“You cannot compare my children to some of the children of the wealthiest men in Namibia, my children are well taken care of and fed,” said an elder taxi driver. I have come to know Tate Nuujoma as the most responsible father and husband.
Unfortunately, while having money is critical to our survival, the amount you have will not determine the quality of parent you will be. We have witnessed many children of well-established Namibian men claiming to be hungry despite the wealth of their fathers. You may recognise these children by their fancy surname but their lifestyle is no different from that of a child born to poor parents.
We are a generation that was raised by communal farmers - who woke up before dawn to make sure we were fed. Yet, we the millennial generation, is struggling to feed our children. Of course, life has become extremely expensive and we should always put that into consideration. While our ancestors saw children as an investment, millennials view children as liabilities. Or maybe we just do not value human life.
Human life begins with an embryo, human life begins with a baby. And sadly, we should be able to put a baby’s needs before our own, if we cannot do that, do we lack empathy? And a world filled with people with no sense of empathy is a disparaging one.
What should be disappointing to us is how parenting is merely reduced to money and we use our financial standings as reasons for being irresponsible parents. Parenting more than anything, comes from having heart for your children, having a thick bank account is big a bonus. A woman can sleep with rich married men for an iPhone but neglects her child because she has no money, she says. Yet, her motivation to do the unscrupulous act of ‘selling’ herself is merely to acquire luxury but not to feed her child. A young man says he cannot support his child but has a girlfriend in every town, what are you feeding women that your child cannot eat?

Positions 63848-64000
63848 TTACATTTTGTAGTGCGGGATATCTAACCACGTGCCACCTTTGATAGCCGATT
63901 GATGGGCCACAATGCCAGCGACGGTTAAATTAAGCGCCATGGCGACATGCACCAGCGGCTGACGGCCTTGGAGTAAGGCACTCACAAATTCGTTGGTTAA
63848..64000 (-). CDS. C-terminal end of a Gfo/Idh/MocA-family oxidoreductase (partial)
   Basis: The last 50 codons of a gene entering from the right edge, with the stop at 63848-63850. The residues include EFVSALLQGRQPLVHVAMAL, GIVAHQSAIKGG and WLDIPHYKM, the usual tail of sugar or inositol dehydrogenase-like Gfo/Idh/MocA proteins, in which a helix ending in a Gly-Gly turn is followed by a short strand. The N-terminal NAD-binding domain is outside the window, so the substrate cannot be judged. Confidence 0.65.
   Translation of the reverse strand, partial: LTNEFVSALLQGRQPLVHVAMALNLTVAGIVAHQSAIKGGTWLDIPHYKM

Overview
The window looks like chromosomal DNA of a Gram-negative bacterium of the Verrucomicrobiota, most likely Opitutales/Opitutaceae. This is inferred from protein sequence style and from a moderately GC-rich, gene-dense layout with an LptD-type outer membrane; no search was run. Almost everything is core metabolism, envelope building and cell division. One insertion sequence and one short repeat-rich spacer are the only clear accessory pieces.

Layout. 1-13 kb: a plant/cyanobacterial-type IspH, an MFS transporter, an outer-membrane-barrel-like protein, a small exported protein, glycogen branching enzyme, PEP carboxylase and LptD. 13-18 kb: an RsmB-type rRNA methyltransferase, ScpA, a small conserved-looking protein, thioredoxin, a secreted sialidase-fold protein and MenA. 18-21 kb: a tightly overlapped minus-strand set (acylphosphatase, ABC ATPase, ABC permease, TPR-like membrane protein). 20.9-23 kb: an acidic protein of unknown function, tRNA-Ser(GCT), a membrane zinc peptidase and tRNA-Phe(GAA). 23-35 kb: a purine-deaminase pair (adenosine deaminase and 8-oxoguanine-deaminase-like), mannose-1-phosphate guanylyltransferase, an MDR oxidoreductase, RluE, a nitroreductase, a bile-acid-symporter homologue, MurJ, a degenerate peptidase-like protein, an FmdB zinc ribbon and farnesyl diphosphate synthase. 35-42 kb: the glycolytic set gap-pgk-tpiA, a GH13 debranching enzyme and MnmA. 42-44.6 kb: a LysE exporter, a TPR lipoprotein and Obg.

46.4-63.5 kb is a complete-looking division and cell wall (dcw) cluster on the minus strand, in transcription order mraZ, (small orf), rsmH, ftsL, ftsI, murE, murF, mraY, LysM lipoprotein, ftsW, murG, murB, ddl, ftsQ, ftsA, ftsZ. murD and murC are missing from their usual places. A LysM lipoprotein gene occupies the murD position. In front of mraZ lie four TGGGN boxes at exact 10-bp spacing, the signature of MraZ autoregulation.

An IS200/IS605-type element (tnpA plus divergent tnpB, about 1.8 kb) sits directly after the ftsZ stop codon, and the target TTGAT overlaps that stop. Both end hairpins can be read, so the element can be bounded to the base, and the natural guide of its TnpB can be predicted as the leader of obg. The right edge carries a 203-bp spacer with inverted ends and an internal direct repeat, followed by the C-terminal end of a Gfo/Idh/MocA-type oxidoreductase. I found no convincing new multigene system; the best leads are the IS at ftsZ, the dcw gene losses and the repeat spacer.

In most cases, we are only failing to support our children because we put ourselves first. We do not want to grow up. We want to be ‘slayers’ until the day we drop dead. And to whatever the expense, our needs for luxury and to impress our peers will always come first. Every parent, whether a CEO or salesman knows that with the coming of a baby, our finances are altered to accommodate the new addition to our lives.
If you had N$1 000 before your baby was born, that N$1 000 does not disappear. It is still there, it is only diverted to a bigger cause. You just gave birth and you want to order the longest weave and buy shoes from the boutique. Yet, your child wears one nappy half the day because nappies are expensive, you say.
When Naneni was born, I spend a few years without visiting a clothing store. I actually realised that, we do not need so many clothes and we actually do not need to wear a new outfit everyday. I had to make that sacrifice. I would buy so many nappies each month because Naneni hated being in a wet nappy. One day while shopping, the shop teller stopped to ask me, “you are rich ne? You can afford so many nappies. Me, I only buy one bag.” I responded to her and said, “No I am not rich. But you should compare my hair to yours. Your Brazilian hair is very expensive compared to my doekie.” She laughed but agreed. As a woman, they tell us that we should not let ourselves go just because we have children. But I believe there is a difference between letting yourself go and just being a pretty “normal” mother who does not dress like Miss World.
Society’s needs are unlimited, while resources are limited, for that we will till the day we die have to practice opportunity costs. In that same regard, we can all chase the ‘American dream’ but many of us will not attain it that is why we pretend to be wealthy by overspending on luxury at the expense of our responsibilities.
I am not at all oblivious to poverty and unemployment. I am not advocating for the young to reproduce irresponsibly. I am simply stating that, the amount of money you have, should not determine your role as a parent.
*My name is Paulina N. Moses (PRP), mother to my four-year-old daughter, Naneni. This column hopes to create momentum for positive parenting by candidly discussing everything about parenting, while creating a network of millennial parents who support and cheer one another on. email@example.com
2020-05-08 10:24:41 | 4 months ago